R. v. Barton, 2019 SCC 33

Criminal law — Evidence — Admissibility — Mistaken belief in communicated consent

On appeal from a judgment of the Alberta Court of Appeal (Fraser C.J. and Watson and Martin JJ.A.), 2017 ABCA 216, setting aside the acquittal of the accused and ordering a new trial.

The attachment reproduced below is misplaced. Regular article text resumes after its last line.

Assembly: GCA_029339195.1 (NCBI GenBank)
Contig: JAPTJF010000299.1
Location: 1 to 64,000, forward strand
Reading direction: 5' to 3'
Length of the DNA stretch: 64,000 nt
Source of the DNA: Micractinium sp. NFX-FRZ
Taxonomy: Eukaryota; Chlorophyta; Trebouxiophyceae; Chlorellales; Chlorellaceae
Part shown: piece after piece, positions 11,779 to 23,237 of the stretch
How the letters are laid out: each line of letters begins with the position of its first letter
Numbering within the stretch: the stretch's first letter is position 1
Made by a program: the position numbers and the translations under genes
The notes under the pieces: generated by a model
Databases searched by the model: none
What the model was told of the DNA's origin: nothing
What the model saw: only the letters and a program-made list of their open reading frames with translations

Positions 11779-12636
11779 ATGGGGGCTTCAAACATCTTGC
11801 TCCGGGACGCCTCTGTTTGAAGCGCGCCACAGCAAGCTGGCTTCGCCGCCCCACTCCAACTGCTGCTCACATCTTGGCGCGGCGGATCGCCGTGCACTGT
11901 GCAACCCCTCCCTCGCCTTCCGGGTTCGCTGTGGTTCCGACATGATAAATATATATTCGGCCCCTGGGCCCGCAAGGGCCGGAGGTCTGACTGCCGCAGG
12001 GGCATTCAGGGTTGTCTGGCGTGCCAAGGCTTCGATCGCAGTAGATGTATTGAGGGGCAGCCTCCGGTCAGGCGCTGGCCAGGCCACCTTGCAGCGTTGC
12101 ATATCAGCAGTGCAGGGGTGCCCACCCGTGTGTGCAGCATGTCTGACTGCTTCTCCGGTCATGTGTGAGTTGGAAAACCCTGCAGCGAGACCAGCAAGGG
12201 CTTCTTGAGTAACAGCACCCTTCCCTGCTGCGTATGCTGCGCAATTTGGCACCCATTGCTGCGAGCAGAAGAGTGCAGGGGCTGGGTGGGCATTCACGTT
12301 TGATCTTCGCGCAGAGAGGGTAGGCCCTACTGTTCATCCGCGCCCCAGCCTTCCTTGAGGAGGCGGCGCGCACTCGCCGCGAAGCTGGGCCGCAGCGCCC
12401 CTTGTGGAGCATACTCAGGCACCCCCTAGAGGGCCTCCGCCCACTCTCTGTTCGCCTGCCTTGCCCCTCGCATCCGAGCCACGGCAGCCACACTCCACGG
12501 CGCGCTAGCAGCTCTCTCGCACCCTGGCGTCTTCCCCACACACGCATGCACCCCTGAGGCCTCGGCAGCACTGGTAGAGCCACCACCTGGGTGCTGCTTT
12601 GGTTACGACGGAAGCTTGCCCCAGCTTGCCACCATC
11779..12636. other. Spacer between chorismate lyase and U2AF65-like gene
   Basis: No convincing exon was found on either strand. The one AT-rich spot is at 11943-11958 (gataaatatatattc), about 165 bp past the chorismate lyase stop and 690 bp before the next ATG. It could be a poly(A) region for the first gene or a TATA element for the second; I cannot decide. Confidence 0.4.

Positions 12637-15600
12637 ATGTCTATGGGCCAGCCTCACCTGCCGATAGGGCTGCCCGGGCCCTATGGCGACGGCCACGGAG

The accused was charged with first degree murder in the death of an Indigenous woman and sex worker, who was found dead in the bathroom of the accused’s hotel room. The cause of death was determined to be loss of blood due to an 11 cm wound in her vaginal wall. The Crown’s theory was that during the course of commercial sexual activities while the deceased was incapacitated by alcohol, the accused cut the inside of her vagina with a sharp object with intent to seriously harm or kill her. Alternatively, the Crown took the position that if the accused did not murder the deceased, he committed the lesser and included offence of unlawful act manslaughter, by causing her death in the course of a sexual assault. The accused, however, maintained his innocence. He testified that he and the deceased engaged in similar consensual sexual activity on both the night leading up to her death and the previous night, and that on both occasions, he penetrated her vagina with his fingers and thrusted repeatedly. He claimed that she started to bleed unexpectedly on the second night, bringing the sexual activity to a halt, and he awoke the next morning to find her dead in the bathtub. He then left the hotel in a panic, returned, called 911, and fabricated different versions of a false story. Although he admitted that he caused her death, he claimed that it was a non-culpable accident. He denied using a sharp object and asserted that the deceased consented to the sexual activities in question — or at least he honestly believed that she did.